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The South African aviation scene during 1974



In this article movements at DF Malan Airport (ICAO code FACT; several visits), Rand Airport (ICAO code FAGM) and Jan Smuts Airport (ICAO code FAJS) and visits to the Salt River scrapyard as well as events of historical interest for the period January to December 1974 are covered. In addition the aviation scene at FACT from 1974 to 1979 is briefly described.

The aviation scene in South Africa from January 1974 to December 1974: Atlas Kudu, Atlas Impala Mk II, Air Nova Falcon, Boeing 727-44 ZS-SBD, DF Malan Airport (ICAO code FACT), Rand Airport (ICAO code FAGM), Jan Smuts Airport (ICAO code FAJS)

DF Malan Airport during the period 1974 to 1979


Personal views/observations


Before I had my own car (I got my first car in 1979) I travelled by train to Cape Town and used the South African Airways (SAA) bus to go to FACT (in those days SAA provided its own bus service between the Mother City and FACT). Generally I would spend some time at the terminal building and then walk to the general-aviation area and return to the terminal building.


Unrestricted photography


Those were the good old days without any glazing on the viewing balconies of the terminal building to make photography difficult and with a more tolerable attitude towards photography. As terrorism was not yet the major problem it has since become, people could afford to be more relaxed.




The terminal building had a domestic, international and freight section and there were viewing balconies. There were also the SAA technical area (used by for instance Aerolineas Argentinas aircraft between flights) and the general-aviation area, where all the local private aircraft and operators could be found. Private aircraft also used the apron to the side of the freight section or the apron to the side of the domestic terminal.

For reference purposes regarding movements I have divided FACT into the following sections: 

  • The main apron is the whole area in the vicinity of the domestic and international terminals used by airliners, large visiting aircraft and smaller visiting aircraft.
  • The general-aviation area is subdivided into:

1 Air Cape area (Air Cape hangars and aprons close to the taxiway)
2 Cape Aero Services area
3 Court area
4 Cape Aero Club area (the apron in front of the clubhouse)
5 Grass area (between the taxiway and the SAA technical area)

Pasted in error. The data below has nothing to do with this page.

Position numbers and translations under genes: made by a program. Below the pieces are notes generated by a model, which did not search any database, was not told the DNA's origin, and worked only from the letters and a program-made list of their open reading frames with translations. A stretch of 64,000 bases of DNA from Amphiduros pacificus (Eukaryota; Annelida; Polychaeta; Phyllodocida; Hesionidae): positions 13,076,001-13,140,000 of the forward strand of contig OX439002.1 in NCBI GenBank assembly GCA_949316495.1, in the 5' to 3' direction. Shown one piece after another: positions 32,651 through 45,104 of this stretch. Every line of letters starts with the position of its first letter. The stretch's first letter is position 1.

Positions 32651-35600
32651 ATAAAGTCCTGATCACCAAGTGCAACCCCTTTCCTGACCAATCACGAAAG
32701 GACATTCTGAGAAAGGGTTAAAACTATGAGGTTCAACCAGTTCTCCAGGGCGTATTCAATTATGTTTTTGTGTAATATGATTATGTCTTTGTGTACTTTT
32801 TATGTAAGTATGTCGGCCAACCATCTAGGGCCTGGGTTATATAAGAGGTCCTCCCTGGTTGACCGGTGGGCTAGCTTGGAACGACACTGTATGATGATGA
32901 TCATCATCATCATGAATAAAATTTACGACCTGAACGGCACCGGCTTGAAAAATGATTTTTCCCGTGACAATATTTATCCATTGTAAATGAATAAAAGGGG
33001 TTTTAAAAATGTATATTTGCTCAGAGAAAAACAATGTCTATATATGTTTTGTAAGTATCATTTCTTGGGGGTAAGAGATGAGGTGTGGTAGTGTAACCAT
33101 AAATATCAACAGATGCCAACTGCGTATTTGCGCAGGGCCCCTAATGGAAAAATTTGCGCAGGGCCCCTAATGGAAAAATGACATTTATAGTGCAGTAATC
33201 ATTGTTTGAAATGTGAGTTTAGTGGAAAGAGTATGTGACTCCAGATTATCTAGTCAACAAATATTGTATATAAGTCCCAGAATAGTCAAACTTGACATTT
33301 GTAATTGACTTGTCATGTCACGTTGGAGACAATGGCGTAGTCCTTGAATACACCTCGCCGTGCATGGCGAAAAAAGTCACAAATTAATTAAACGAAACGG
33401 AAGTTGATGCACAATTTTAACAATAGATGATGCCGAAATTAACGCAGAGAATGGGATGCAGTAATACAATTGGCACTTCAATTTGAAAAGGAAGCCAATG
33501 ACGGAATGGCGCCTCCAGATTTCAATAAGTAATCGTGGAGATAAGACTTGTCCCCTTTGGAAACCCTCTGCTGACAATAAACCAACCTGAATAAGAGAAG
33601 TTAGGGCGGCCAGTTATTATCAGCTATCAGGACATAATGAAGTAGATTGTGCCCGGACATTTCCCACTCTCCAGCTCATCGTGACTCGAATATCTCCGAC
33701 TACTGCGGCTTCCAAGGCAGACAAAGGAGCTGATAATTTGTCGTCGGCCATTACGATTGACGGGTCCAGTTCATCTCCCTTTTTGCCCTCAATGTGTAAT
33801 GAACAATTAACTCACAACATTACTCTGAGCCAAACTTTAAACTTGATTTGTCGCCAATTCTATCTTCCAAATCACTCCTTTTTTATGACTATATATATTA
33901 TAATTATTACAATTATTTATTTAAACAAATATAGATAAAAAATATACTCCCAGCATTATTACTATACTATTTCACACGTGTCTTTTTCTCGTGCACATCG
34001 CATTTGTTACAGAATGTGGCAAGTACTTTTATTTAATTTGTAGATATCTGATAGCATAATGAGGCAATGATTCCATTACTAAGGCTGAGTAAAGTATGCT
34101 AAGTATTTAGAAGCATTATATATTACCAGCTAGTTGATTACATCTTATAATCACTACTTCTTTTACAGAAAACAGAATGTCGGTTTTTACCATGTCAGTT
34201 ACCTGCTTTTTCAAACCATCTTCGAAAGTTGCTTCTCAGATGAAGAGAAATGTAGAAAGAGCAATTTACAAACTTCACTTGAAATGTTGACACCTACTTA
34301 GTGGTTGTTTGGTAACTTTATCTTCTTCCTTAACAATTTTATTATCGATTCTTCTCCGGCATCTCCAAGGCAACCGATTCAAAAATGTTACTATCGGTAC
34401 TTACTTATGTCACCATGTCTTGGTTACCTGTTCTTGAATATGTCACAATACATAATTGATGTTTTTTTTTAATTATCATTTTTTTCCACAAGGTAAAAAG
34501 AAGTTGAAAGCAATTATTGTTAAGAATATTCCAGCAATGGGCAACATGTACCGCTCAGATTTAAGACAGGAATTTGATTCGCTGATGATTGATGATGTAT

Overseas, domestic and regional movements


Some of the interesting overseas movements at DF Malan Airport (note that it has since been renamed Cape Town International Airport) during this period include visits by a Boeing EC135N and by Lockheed C141 Starlifters of the United States Air Force (USAF) and scheduled flights by Boeing 707s of Aerolineas Argentinas, Pan American Airlines and Varig. Although the domestic scene was dominated by SAA, local airlines included Air Cape and Namaqualand Airservice. Other airlines visiting FACT included South West Airways, which undertook regular regional flights to Cape Town. Many visiting aircraft from other provinces in South Africa as well as elsewhere in Africa were regularly seen at FACT. These included aircraft from Rhodesia (now called Zimbabwe) and Zambia. The Hercules freighters of Safair and the Dakotas of 25 Squadron (located at AFB Ysterplaat) of the South African Air Force (SAAF) also regularly visited FACT. In 1974 Beagle Pup SE-FGT was seen at FACT several times before it became ZS-IZO.


Local residents


Both Air Cape (own hangars) and Namaqualand Airservices (accommodated in Cape Aero Services hangars) used FACT as base. Local residents also included Court Helicopters, the ambulance aircraft of the SA Red Cross Society, the Good Hope Flying Club and numerous private aircraft. Air Force Base DF Malan (35 Squadron's Shackletons and 27 Squadron's Albatrosses) of the South African Air Force (SAAF) was situated opposite the terminal building. Rembrandt Tobacco's Swazi-registered Falcon 10 lived at FACT; other interesting local aircraft included Tiger Moth ZS-JVZ, Ryan Navion ZS-BSZ and Piper Cub ZS-BCV.




B Flight 42 Squadron of the SAAF was redesignated as 11 Squadron, which was reformed as an Army co-operation unit at Air Force Station Potchefstroom on 2 January 1974. The unit was equipped with Cessna 185s. See McLean 2005 and Potgieter and Steenkamp 1980.




My first-ever photography visit to an airport took place on 26 January 1974, when I visited FACT. Interesting aircraft seen at the airport included the following (see Photographs):


SE-FGT Beagle B.121 Pup 150 construction number 055 became ZS-IZO in August 1974.

ZS-CFF North American 4 Navion ZS-CFF has the construction number NAV-4-832 and the previous identities ZS-CAF and N8832H (see Air-Britain 1981).

ZS-FAE is a North American 4 Navion with the construction number NAV-4-852 and the former identities ZS-CAE and N8852H (see Air-Britain 1981).

ZS-IJC This Rennies Britten-Norman BN-2A-3 Islander received the construction number 253, previous identities G-AYPL and G-51-253 and was registered as ZS-IJC in March 1971. Subsequently it reverted to G-AYPL (in June 1977). See Air-Britain 1981.